The Trouble With Testosterone And Other Essays On The Biology Of The Human Predicament
|Author:||Robert M. Sapolsky|
In The Trouble with Testosterone, Robert M. Sapolsky draws from his career as a behavioral biologist to interpret the peculiar drives and intrinsic needs of that most exotic species—Homo sapiens. With candor, humor, and lush observations, these essays marry cutting-edge science with a rich and compassionate humanity. Sapolsky’s book ranges broadly over the web of life, studying its details and plotting its themes.
“Curious George’s Pharmacy” examines recent exciting claims that wild primates know how to medicate themselves with forest plants. “Junk Food Monkeys” relates the adventures of a troop of baboons who stumble onto a tourist garbage dump. “Poverty’s Remains” claims that science is as riddled with metaphors as a Shakespearean sonnet. “Measures of Life” begins as a witty analysis of firing squads and concludes as a dazzling meditation on the roles and responsibilities of scientists. And in the final essay, the brilliant and penetrating “Circling the Blanket for God,” Sapolsky shows that science and religion emanate from the same place: the human brain.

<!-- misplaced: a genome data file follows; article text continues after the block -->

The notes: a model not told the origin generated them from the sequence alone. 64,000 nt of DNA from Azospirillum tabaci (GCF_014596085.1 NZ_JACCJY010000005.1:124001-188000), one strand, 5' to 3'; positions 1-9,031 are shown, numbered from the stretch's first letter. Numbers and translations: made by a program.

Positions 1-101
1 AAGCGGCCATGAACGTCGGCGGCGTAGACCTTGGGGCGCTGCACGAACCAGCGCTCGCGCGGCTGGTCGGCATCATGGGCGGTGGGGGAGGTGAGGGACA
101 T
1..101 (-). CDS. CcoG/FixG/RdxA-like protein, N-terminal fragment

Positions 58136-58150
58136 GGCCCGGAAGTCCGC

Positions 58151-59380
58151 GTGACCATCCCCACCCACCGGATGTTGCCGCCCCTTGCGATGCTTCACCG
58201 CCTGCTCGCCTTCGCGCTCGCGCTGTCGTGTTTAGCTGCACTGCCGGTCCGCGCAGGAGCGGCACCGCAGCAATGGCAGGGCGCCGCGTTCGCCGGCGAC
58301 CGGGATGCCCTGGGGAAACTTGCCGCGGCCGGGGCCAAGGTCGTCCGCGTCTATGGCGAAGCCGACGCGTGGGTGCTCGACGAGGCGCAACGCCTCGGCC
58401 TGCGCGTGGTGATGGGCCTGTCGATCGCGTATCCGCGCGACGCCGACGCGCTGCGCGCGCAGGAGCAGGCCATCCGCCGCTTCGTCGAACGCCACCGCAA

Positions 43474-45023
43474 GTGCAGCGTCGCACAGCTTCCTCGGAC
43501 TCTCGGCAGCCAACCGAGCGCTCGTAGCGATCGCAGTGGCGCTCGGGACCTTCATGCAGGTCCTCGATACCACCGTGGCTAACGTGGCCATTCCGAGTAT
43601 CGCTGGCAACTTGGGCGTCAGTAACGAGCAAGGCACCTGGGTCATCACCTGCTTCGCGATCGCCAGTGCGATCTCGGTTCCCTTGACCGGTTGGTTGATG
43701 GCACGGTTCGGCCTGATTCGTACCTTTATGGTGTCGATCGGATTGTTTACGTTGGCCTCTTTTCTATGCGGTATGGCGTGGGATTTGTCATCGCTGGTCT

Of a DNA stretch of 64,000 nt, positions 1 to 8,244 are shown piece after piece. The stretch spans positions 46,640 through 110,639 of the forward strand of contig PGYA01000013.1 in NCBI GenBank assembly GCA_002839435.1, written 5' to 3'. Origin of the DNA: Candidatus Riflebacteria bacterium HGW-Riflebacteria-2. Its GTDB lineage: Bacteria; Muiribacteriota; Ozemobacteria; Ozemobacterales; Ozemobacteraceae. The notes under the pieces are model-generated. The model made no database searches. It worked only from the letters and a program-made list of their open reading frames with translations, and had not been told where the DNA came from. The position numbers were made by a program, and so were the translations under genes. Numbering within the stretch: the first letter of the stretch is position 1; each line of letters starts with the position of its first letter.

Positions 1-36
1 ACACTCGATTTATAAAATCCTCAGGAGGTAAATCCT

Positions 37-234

These pieces, then, reveal the contradictions that confront those who describe the world objectively, those who try to reconcile the truths of the mind with the burdens of the heart.
As a professor of biology and neuroscience at Stanford and a recipient of a MacArthur Foundation “genius grant,” Robert Sapolsky carries impressive credentials. Best of all, he’s a gifted writer who possesses a delightfully devilish sense of humor. In these essays, which range widely but mostly focus on the relationships between biology and human behavior, hard and intricate science is handled with a deft touch that makes it accessible to the general reader. In one memorable piece, Sapolsky compares the fascination with tabloid TV to behavior he’s observed among wild African baboons. “Rubber necks,” notes the professor, “seem to be a common feature of the primate order.” In the title essay of The Trouble with Testosterone, Sapolsky ruminates on the links, real or perceived, between that hormone and aggression.